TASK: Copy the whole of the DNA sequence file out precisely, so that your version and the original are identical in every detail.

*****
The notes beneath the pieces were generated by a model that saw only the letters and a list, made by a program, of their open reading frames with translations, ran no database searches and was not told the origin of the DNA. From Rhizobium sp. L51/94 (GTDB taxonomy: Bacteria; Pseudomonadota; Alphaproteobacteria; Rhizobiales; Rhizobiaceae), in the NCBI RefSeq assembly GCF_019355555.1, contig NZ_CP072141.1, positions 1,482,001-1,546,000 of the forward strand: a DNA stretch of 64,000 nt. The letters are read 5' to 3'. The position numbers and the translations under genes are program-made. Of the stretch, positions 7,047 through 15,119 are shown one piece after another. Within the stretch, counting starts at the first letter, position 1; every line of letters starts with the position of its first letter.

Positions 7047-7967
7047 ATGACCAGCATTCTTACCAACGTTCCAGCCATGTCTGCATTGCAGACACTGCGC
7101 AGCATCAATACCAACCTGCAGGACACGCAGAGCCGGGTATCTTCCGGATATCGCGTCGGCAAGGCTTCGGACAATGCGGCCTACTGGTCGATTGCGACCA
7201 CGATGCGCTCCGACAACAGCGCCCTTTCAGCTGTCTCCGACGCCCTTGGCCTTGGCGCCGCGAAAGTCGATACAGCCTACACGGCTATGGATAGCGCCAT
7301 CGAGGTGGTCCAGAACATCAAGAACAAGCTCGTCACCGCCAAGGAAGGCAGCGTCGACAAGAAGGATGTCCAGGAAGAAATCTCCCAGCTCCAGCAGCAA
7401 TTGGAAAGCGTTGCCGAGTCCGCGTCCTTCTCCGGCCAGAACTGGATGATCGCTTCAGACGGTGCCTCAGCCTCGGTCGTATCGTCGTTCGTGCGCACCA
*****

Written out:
The notes beneath the pieces were generated by a model that saw only the letters and a list, made by a program, of their open reading frames with translations, ran no database searches and was not told the origin of the DNA. From Rhizobium sp. L51/94 (GTDB taxonomy: Bacteria; Pseudomonadota; Alphaproteobacteria; Rhizobiales; Rhizobiaceae), in the NCBI RefSeq assembly GCF_019355555.1, contig NZ_CP072141.1, positions 1,482,001-1,546,000 of the forward strand: a DNA stretch of 64,000 nt. The letters are read 5' to 3'. The position numbers and the translations under genes are program-made. Of the stretch, positions 7,047 through 15,119 are shown one piece after another. Within the stretch, counting starts at the first letter, position 1; every line of letters starts with the position of its first letter.

Positions 7047-7967
7047 ATGACCAGCATTCTTACCAACGTTCCAGCCATGTCTGCATTGCAGACACTGCGC
7101 AGCATCAATACCAACCTGCAGGACACGCAGAGCCGGGTATCTTCCGGATATCGCGTCGGCAAGGCTTCGGACAATGCGGCCTACTGGTCGATTGCGACCA
7201 CGATGCGCTCCGACAACAGCGCCCTTTCAGCTGTCTCCGACGCCCTTGGCCTTGGCGCCGCGAAAGTCGATACAGCCTACACGGCTATGGATAGCGCCAT
7301 CGAGGTGGTCCAGAACATCAAGAACAAGCTCGTCACCGCCAAGGAAGGCAGCGTCGACAAGAAGGATGTCCAGGAAGAAATCTCCCAGCTCCAGCAGCAA
7401 TTGGAAAGCGTTGCCGAGTCCGCGTCCTTCTCCGGCCAGAACTGGATGATCGCTTCAGACGGTGCCTCAGCCTCGGTCGTATCGTCGTTCGTGCGCACCA